Congolese Women
The Democratic Republic of the Congo (DRC) is abundant in gold, copper and zinc. The natural resources the Congo offers has encouraged competing ethnic groups to become violent. In contrast to this abundance, the DRC is the rape capital of the world. Its prominent sexual violence is charged by war.

The second Congo war ended in 2003 after five years, but sexual assault remains commonplace. The likelihood of rape for Congolese women is much higher during a military climate. Amongst other tactics it is used to humiliate, terminate pregnancies, increase food security and create control – ultimately instilling fear. A 2007 study found that four Congolese women are raped every five minutes, and out of the population of 70 million people, 1.8 million women have been raped. It is also not rare for women to be held captive as sex slaves.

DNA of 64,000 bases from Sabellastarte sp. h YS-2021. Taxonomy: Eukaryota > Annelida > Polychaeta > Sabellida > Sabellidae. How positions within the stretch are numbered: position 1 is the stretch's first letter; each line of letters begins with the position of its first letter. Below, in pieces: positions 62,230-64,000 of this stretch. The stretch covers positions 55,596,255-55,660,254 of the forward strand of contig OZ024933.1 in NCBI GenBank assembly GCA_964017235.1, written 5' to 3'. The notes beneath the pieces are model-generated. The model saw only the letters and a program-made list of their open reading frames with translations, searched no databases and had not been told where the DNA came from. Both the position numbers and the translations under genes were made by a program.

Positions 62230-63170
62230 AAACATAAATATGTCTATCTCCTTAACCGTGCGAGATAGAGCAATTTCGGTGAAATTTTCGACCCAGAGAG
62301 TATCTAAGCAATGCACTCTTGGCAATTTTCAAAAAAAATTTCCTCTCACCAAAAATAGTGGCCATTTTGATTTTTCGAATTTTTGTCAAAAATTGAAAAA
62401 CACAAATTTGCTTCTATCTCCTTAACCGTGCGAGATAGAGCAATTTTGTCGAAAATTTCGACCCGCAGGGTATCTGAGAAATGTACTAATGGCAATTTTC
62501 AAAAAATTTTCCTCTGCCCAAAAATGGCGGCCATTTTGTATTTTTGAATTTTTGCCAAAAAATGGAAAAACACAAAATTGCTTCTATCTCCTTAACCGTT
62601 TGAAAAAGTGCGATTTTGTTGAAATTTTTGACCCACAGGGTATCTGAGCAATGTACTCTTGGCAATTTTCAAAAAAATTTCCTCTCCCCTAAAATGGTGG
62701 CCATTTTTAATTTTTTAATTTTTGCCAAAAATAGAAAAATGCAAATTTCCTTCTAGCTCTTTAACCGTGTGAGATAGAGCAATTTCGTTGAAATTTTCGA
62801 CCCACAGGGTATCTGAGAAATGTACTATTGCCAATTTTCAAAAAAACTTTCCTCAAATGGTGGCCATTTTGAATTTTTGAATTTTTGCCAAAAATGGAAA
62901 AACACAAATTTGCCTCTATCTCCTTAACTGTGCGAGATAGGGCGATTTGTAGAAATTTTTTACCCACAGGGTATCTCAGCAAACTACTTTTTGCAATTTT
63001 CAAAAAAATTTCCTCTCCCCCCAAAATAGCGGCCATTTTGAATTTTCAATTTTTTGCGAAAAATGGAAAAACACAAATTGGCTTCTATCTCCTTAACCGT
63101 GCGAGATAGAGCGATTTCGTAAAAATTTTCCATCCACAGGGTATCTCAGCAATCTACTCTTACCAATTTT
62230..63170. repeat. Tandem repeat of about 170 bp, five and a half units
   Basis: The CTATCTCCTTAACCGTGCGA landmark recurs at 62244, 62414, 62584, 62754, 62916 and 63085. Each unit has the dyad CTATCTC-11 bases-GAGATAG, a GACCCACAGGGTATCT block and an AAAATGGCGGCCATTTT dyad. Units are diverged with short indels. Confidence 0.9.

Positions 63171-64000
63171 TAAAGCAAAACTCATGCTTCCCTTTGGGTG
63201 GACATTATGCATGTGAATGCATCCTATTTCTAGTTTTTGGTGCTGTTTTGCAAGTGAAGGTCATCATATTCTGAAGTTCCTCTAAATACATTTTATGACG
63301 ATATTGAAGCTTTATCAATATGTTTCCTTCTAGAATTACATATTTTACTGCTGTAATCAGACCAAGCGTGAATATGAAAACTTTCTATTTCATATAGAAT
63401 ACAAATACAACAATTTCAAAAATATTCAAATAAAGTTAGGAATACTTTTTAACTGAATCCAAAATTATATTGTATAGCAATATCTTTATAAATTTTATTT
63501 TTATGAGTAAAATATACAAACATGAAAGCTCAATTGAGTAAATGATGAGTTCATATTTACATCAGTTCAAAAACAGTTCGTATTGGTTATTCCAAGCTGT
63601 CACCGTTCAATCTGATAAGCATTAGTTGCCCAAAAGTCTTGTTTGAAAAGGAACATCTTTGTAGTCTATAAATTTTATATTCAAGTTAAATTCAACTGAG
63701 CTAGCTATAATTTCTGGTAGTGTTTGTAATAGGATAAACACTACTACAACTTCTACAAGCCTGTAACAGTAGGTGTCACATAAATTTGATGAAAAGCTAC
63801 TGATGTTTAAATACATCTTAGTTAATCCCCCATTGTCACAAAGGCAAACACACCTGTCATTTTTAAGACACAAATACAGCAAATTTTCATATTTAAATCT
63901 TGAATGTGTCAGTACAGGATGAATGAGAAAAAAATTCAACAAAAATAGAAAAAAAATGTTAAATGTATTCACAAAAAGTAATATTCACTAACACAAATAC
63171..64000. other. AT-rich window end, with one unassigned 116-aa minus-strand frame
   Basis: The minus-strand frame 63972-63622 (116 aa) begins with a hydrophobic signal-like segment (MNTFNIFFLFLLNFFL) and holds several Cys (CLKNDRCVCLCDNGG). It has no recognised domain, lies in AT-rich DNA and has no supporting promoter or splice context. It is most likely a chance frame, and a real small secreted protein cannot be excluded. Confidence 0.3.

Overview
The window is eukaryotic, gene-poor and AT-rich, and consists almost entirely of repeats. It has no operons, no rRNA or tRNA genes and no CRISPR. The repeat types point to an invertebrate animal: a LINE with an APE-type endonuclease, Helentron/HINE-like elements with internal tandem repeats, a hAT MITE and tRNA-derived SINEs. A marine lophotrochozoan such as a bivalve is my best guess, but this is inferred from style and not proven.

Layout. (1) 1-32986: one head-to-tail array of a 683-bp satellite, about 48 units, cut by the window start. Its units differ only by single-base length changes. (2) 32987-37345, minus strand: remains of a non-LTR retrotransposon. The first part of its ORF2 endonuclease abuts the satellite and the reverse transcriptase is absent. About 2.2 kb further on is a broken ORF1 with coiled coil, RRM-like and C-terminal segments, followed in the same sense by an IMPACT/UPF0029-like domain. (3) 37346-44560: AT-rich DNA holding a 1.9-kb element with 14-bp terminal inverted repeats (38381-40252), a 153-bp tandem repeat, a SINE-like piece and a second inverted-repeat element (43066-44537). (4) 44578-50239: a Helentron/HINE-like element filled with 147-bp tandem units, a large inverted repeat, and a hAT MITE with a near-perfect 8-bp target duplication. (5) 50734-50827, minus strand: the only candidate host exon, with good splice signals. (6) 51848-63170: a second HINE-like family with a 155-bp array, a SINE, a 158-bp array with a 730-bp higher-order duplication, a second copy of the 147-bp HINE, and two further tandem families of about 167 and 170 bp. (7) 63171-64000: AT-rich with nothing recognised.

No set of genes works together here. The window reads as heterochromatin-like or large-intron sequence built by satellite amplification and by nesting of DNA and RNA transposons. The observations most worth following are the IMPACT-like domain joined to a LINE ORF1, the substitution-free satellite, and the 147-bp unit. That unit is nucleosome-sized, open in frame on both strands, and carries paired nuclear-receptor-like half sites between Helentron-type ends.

Local Congolese men and women have created rights campaign groups to take the rampant matter into their own hands. Men started masculinity groups with a simple foundation of redefining masculinity. The service is geared towards protecting women and children, teaching men that women are not inferior and educating men that rape is unacceptable and punishable by law.

In addition to the rights campaign groups, Congolese women have established camps for rape victims. At camp, women are provided with legal assistance to maneuver court cases, small jobs for the victims and medical services if needed – some women give birth at camp or need counseling and group therapy.

On the public front is Panzi Hospital, located in eastern DRC. It is dedicated to providing rape victims with psychological assistance, treating gynecological injuries and reintegrating girls and women into society after their stay at the hospital. Panzi has been helping rape victims since 1999 and sees between 1,300 to 1,900 patients a year.

Tiffany Santos

Photo: Google